tribal communities achieve essential capabilities. Thebill 
further directs that tribes do not have to go through a local 
government to receive funding, but rather should receive funding 
directly from the State.
    The Committee is troubled by reports that some States are 
using tribal sovereignty as a reason to refuse to allocate 
funds to tribes. For the purposes of homeland security planning 
and funding, the Committee directs State governments to respect 
tribal sovereignty by providing funding to tribes so that 
tribes may exercise their responsibility for tribal lands 
located within State borders. However, the Committee respects 
the separate sovereign status and jurisdictional authority of 
tribes and is not implying that tribes are local governments 
for purposes of homeland security.

Flexibility of Homeland Security grant funds

    At present, terrorism preparedness programs generally fund 
four broad categories of assistance: planning, training, 
equipment, and exercises. In some instances, funding may also 
be used for personnel compensation, overtime, and construction. 
Prior to the Emergency Wartime Supplemental Appropriations Act 
of 2003, ODP's formula program, which is the largest grant for 
terrorism preparedness, gave recipients separate allocations 
for planning, training, equipment, and exercises, but did not 
give them discretion to transfer funds among these activities.
    Many State and local officials have told the Committee that 
the range of eligible activities should be expanded to give 
State and local recipients broad discretion in the use of 
funds. Specifically, they have asked for the flexibility to 
transfer past funds among different activities (i.e., planning,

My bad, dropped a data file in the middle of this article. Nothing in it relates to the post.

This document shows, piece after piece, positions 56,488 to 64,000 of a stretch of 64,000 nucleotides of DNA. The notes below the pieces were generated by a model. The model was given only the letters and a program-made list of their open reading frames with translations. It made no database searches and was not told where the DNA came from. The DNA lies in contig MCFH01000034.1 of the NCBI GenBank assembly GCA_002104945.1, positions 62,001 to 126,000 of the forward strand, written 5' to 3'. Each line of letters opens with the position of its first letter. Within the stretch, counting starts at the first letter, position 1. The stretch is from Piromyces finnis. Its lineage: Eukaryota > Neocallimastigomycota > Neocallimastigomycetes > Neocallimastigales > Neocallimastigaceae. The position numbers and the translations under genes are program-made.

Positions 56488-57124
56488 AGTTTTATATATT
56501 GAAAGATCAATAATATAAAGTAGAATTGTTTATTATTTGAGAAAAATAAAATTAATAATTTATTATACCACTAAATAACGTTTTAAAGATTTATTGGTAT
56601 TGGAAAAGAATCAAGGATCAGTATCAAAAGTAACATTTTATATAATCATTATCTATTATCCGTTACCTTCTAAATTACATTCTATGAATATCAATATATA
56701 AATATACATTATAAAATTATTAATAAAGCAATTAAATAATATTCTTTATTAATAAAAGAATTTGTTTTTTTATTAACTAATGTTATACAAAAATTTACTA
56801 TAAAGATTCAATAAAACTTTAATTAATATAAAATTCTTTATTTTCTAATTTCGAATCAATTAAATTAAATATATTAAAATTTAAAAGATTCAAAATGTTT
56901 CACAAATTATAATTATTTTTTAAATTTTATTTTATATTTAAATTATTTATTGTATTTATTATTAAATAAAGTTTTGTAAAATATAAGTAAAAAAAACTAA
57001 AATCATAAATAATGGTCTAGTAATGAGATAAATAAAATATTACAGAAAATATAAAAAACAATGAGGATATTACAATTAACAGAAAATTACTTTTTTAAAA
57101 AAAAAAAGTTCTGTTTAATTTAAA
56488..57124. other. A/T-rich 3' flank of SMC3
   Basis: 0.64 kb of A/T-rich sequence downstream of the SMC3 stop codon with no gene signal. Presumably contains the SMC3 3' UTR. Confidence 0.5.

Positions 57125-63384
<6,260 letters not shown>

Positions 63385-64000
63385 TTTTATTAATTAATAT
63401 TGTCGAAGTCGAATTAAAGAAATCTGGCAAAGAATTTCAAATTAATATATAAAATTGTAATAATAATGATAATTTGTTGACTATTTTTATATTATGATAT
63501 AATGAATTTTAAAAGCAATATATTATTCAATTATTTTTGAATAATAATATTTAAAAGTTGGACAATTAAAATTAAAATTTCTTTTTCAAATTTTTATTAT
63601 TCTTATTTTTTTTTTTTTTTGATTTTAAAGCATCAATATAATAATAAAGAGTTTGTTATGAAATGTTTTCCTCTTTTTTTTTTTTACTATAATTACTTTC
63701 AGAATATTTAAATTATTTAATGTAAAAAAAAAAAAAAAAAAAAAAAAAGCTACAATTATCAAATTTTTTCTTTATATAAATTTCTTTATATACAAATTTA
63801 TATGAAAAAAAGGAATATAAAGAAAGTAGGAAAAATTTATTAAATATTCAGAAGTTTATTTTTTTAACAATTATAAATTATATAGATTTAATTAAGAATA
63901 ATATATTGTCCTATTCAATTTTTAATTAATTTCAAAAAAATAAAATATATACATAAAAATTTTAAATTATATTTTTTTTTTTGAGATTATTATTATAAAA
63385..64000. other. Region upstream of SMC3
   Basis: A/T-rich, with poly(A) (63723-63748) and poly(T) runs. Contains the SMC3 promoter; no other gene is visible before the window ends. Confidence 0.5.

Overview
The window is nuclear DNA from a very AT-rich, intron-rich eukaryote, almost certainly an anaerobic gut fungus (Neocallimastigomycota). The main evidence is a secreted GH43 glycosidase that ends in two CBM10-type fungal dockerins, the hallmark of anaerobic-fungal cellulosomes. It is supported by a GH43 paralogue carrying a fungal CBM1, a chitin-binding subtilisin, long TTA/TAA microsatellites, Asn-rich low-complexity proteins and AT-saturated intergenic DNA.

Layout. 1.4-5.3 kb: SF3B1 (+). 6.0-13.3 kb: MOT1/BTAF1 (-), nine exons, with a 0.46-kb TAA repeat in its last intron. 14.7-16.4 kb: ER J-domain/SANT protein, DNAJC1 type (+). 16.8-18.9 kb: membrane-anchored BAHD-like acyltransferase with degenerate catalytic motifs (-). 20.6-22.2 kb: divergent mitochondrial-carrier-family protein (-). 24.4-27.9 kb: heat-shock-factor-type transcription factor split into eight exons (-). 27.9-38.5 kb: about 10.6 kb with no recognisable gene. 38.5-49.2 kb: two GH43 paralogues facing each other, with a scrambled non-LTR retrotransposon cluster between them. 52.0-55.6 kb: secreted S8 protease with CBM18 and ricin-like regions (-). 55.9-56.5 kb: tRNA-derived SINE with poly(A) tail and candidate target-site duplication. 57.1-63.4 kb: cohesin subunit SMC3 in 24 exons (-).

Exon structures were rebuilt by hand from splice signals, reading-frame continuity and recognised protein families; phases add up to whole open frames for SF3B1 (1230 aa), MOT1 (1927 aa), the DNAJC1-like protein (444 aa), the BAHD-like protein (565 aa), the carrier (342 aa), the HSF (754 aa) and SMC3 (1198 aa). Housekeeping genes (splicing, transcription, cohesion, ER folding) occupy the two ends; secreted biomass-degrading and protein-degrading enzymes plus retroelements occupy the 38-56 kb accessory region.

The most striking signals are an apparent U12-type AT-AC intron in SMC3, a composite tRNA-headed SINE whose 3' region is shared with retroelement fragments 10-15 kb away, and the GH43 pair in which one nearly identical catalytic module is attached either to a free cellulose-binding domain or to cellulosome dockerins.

training, equipment, and exercises) and for overtime expenses 
incurred during times of heightened alert.
    S. 21 would give State and local governments greater 
discretion over the use of terrorism preparedness grant funds. 
Section 4 would allow grants to be used to fund overtime 
expenses relating to training activities and increased security 
during times of heightened alert status, as determined by the 
Secretary.
    The Committee is concerned by testimony that local 
jurisdictions have been unable to take advantage of WMD 
training for first responders due to the cost of `backfilling' 
positions of employees assigned to training. The Committee 
directs ODP to allow the use of formula grant funds for 
overtime costs that are directly attributable to participation 
in ODP-funded first responder training.

Communications system grants

    S. 21, as amended, includes International Border Community 
Interoperable Communications Demonstration Project, a program 
to examine solutions to the daunting problem of cross border 
interoperability. In selecting communities for participation, 
the Committee strongly urges the Secretary to select sites 
along the borders that reflect a variety of conditions, 
including at least one site with significant border crossings 
(at least 8,000,000 crossings per year), commerce activity (at 
least $50,000,000,000 in commerce per year and other economic 
activities), and critical infrastructure, such as bridges, 
railways, pipelines and water resources.

                        III. Legislative History

    S. 21 builds upon a bill first introduced in the last 
Congress, S. 1245, the Homeland Security Grant Enhancement Act 
of 2003 which was introduced on June 12, 2003 by Senator Susan 
M. Collins of Maine. S. 1245 was offered as an amendment to the 
Intelligence Reform and Terrorism Prevention Act of 2004 in 
October of 2004. It passed the Senate by voice vote, but 
ultimately, it was not included in the enacted legislation.
    S. 21, the Homeland Security Grant Enhancement Act of 2005 
was introduced on January 21, 2005. Senators Lieberman, Carper, 
Akaka, Feingold, and Voinovich joined as original cosponsors. 
Senators Chafee and Coburn followed as cosponsors thereafter.
    On April 13, 2005, the Committee met in a business session